TeX - LaTeX Stack Exchange is a question and answer site for users of TeX, LaTeX, ConTeXt, and related typesetting systems. Join them; it only takes a minute:

Sign up
Here's how it works:
  1. Anybody can ask a question
  2. Anybody can answer
  3. The best answers are voted up and rise to the top

Possible Duplicate:
How to look up a symbol?

I am taking a statistics and probability course. The instructor uses an odd (to me) symbol for logical negation. The symbol is not a tide (~) or an exclamation mark (!) or the bar-over symbol. This symbol looks like the top right hand corner of a rectangle. What is this symbol called? I am trying to take notes using the Inftyeditor. Thanks John

share|improve this question

marked as duplicate by Werner, diabonas, lockstep, Count Zero, Caramdir Jul 23 '12 at 18:19

This question has been asked before and already has an answer. If those answers do not fully address your question, please ask a new question.

Welcome to TeX.sx! Could you upload a sketch of this symbol to help us identify it, please? As new user without image posting privileges simply include the image as normal and remove the ! in front of it to turn it into a link. A moderator or another user with edit privileges can then reinsert the ! to turn it into an image again. – diabonas Jul 23 '12 at 18:13
Also, have you already tried Detexify? – diabonas Jul 23 '12 at 18:14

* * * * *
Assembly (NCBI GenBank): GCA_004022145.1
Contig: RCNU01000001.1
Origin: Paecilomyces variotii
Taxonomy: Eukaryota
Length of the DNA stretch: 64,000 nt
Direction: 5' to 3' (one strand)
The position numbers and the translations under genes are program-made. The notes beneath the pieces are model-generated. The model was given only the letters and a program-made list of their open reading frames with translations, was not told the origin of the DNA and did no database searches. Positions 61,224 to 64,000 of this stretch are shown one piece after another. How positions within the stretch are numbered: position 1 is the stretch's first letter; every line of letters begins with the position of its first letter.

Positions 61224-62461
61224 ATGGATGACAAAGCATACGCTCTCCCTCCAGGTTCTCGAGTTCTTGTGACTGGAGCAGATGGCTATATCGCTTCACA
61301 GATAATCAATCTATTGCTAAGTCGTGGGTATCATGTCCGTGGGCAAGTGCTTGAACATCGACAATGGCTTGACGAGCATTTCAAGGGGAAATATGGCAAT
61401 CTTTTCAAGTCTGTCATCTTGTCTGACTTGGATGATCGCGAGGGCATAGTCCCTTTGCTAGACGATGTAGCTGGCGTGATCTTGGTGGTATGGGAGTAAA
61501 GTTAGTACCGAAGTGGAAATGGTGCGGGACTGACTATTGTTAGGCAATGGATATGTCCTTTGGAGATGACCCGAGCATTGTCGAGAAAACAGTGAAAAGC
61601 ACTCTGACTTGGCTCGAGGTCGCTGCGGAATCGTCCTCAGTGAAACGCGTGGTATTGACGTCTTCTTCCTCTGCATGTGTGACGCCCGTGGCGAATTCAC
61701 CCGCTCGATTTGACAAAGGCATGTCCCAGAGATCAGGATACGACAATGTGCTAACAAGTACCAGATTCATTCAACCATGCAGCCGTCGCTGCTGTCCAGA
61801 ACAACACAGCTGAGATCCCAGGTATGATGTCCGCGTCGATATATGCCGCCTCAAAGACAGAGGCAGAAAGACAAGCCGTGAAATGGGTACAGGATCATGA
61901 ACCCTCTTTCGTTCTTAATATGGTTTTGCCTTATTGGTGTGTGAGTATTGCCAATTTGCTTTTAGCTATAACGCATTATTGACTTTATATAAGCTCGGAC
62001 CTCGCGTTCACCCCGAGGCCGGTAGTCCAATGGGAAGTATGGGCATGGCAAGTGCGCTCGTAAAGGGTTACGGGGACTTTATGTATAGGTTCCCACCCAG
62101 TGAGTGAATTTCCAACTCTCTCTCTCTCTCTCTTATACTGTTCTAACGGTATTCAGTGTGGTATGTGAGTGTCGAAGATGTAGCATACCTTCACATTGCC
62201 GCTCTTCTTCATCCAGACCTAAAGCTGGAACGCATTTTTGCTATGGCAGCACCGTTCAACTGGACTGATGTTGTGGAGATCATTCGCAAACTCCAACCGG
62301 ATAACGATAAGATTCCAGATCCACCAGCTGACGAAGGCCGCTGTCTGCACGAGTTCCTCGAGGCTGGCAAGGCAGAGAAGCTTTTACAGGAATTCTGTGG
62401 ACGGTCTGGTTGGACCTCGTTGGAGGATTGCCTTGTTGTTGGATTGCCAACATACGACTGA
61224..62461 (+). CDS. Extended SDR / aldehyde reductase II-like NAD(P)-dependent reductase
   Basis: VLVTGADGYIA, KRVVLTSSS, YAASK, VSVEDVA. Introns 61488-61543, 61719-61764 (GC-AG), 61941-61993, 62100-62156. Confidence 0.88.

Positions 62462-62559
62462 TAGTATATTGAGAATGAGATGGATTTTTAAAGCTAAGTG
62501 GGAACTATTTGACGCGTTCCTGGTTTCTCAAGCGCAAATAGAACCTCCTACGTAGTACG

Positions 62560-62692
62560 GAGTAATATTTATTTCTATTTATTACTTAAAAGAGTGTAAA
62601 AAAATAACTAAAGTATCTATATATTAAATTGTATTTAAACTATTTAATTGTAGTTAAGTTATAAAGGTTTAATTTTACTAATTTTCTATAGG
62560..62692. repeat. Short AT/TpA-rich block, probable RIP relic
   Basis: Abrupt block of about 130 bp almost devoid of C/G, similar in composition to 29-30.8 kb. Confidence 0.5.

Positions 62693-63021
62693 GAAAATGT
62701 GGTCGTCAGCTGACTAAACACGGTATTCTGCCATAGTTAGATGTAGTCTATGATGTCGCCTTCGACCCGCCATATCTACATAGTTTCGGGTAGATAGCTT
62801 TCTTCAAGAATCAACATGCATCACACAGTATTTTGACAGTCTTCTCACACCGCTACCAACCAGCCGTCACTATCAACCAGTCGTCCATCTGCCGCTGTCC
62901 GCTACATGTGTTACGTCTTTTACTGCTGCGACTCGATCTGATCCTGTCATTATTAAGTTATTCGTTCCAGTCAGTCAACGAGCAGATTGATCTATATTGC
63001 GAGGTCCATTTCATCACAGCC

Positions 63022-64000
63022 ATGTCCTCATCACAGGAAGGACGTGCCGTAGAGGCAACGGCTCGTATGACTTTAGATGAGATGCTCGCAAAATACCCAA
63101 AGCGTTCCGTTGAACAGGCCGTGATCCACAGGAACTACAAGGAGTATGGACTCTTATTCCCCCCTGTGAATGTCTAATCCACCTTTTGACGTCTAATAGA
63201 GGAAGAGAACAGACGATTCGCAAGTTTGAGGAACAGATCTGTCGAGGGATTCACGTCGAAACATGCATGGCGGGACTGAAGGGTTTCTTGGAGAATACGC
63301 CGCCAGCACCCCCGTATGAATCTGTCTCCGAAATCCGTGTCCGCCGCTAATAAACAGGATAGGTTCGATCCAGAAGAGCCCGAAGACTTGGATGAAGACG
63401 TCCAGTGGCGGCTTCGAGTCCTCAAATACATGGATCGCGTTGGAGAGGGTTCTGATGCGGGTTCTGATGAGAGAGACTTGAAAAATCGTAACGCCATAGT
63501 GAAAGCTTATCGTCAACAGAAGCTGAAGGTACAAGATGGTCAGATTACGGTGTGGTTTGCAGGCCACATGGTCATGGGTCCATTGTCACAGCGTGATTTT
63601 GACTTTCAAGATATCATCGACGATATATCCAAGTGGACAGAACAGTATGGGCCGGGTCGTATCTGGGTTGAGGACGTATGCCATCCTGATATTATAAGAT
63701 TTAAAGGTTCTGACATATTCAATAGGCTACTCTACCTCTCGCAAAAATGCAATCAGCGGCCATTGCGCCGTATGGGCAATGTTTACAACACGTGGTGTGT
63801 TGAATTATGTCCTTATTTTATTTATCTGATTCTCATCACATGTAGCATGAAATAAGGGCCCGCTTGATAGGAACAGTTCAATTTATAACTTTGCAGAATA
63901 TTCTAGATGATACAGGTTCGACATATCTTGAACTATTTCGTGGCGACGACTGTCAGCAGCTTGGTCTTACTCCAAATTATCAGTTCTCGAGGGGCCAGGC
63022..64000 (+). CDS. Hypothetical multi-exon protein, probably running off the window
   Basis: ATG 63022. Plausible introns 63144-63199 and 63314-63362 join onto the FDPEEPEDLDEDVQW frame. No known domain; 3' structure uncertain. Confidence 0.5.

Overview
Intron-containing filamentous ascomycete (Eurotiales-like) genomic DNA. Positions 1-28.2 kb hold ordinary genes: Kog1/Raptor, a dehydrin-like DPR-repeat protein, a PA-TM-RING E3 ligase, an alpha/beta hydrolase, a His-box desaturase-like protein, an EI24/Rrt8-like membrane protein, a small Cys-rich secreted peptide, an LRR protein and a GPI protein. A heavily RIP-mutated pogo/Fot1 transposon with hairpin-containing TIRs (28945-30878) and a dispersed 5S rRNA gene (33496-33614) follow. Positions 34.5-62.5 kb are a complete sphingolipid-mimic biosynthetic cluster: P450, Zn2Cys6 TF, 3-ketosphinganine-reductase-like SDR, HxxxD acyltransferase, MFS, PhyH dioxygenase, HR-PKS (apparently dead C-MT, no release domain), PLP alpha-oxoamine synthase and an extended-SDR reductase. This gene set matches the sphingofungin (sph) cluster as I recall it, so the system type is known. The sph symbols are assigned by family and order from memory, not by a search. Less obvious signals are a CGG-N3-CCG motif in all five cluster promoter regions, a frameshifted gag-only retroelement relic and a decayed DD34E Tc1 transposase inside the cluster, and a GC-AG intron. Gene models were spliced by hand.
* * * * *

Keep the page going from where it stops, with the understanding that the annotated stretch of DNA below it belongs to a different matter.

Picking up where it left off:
You're looking for $\neg$; for more symbols, see How to look up a symbol? – Werner Jul 23 '12 at 18:14

I have seen that symbol rather frequently and is a popular mathematical notation. AFAIK ~ and ! are more popular in computer science/engineering, because there is an actual symbol for that on the keyboard. :) The symbol is defined in math mode as \neg.

share|improve this answer
As a character, it’s “¬” U+00AC NOT SIGN, and it’s the standard symbol for negation in logic and mathematics (most recently, as per the ISO 80000-2 standard, which does not even mention other notations for it). – Jukka K. Korpela Jul 23 '12 at 18:22
Actually UK keyboards have the ¬ symbol too. As does the US international keyboard layout (altgr + "\"). So the reason other symbols are more popular is because the normal US layout is more common. – jiggunjer Jun 21 at 7:01

Not the answer you're looking for? Browse other questions tagged or ask your own question.